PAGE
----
The film is tense and engrossing. But it lacks exactly what the title advertises: the sense of inexplicable familiarity that should haunt you as the story unfolds and leave you all a-tingle when it ends.
They do a not-so-great job of evoking the dread or joy people get when they feel they know a person or a place that they've never met or experienced.
The FBI unit employs sci-fi technology to manipulate time and space; it allows ATF man
Still, the overall effect is not "deja vu" but "auto focus." Hazy pictures gradually come into definition as the moviemakers dribble out their information.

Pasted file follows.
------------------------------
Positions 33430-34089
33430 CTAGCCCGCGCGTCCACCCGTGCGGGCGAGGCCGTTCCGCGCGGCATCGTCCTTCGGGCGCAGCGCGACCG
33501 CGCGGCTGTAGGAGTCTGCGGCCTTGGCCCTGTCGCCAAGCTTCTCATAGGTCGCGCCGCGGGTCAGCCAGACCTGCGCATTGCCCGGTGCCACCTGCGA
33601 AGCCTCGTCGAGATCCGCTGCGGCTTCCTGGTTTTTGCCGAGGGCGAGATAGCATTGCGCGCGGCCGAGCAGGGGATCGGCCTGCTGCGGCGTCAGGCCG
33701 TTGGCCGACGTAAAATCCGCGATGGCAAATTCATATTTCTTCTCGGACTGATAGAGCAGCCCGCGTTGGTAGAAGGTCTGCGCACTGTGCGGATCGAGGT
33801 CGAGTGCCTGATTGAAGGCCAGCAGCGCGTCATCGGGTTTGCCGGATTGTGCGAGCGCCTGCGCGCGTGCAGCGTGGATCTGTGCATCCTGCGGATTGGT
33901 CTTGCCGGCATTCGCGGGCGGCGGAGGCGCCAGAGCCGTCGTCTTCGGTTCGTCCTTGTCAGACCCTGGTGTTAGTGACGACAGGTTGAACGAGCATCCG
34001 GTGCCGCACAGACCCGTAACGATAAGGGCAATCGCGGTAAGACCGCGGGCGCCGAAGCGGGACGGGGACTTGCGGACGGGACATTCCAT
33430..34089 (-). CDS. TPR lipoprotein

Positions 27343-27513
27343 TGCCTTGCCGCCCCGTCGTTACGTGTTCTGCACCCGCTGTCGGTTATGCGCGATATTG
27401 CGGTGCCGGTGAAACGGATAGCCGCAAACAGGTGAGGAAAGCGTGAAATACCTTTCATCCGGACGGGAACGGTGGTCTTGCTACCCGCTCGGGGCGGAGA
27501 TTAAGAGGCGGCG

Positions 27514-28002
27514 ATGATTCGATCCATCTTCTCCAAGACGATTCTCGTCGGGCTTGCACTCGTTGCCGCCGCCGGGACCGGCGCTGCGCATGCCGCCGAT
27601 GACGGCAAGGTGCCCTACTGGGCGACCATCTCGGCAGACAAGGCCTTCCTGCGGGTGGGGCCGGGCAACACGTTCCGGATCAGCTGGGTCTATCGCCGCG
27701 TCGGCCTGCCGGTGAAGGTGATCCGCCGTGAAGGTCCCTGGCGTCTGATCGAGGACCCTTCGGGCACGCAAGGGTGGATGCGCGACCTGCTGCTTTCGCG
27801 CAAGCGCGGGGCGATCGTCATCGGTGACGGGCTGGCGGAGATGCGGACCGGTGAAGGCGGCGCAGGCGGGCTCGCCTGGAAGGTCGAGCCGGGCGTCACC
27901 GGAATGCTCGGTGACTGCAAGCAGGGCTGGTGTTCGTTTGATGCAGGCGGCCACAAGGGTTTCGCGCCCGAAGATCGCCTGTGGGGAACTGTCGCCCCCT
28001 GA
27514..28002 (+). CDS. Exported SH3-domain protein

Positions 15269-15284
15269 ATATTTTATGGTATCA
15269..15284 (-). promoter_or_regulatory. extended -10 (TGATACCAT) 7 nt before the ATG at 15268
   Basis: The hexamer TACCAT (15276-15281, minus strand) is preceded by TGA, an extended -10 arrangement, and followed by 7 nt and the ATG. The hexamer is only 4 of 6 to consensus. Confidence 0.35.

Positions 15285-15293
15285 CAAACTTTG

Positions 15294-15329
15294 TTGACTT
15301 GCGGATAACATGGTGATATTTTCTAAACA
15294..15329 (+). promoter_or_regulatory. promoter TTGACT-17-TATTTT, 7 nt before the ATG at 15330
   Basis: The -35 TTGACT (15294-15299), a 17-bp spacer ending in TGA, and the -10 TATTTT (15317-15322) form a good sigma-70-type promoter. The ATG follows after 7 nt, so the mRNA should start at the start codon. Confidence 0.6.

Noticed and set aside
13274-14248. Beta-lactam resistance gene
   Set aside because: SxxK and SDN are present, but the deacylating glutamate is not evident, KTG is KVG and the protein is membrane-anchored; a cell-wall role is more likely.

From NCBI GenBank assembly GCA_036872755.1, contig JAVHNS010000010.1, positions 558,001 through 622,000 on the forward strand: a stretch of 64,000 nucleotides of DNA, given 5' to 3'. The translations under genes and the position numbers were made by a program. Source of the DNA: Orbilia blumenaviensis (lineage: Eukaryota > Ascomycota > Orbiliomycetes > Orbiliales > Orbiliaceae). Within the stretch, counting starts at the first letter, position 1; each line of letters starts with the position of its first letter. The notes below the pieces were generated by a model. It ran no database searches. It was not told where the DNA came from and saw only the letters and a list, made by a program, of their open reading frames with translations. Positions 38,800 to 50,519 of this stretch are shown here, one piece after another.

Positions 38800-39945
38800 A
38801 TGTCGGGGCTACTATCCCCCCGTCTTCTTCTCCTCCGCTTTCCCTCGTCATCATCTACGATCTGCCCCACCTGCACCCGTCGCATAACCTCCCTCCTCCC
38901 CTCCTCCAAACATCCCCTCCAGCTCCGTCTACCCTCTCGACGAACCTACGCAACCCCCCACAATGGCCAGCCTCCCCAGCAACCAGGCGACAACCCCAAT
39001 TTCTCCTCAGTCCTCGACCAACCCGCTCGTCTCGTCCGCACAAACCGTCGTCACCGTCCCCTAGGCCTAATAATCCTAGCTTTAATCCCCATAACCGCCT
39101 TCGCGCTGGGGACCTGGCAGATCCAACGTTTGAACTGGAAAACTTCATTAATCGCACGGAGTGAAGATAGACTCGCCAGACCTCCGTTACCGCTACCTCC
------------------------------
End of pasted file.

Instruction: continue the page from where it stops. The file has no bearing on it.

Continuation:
Director Scott has mastered the technique of using a camera as a visual eye-dropper, then putting the film together like a liquid mosaic. Whether or not you buy the flim-flam science, the script's tricks and surprises keep the movie compelling: they include a brand new wrinkle on the lane-shifting car chase.
Still, only Washington's unusual power to convey cautious vigilance -- his megawattage wariness -- and the searing urgency of newcomer
"Deja Vu" ultimately just simulates flesh and blood on the nuts and bolts of an overly gimmicky suspense film.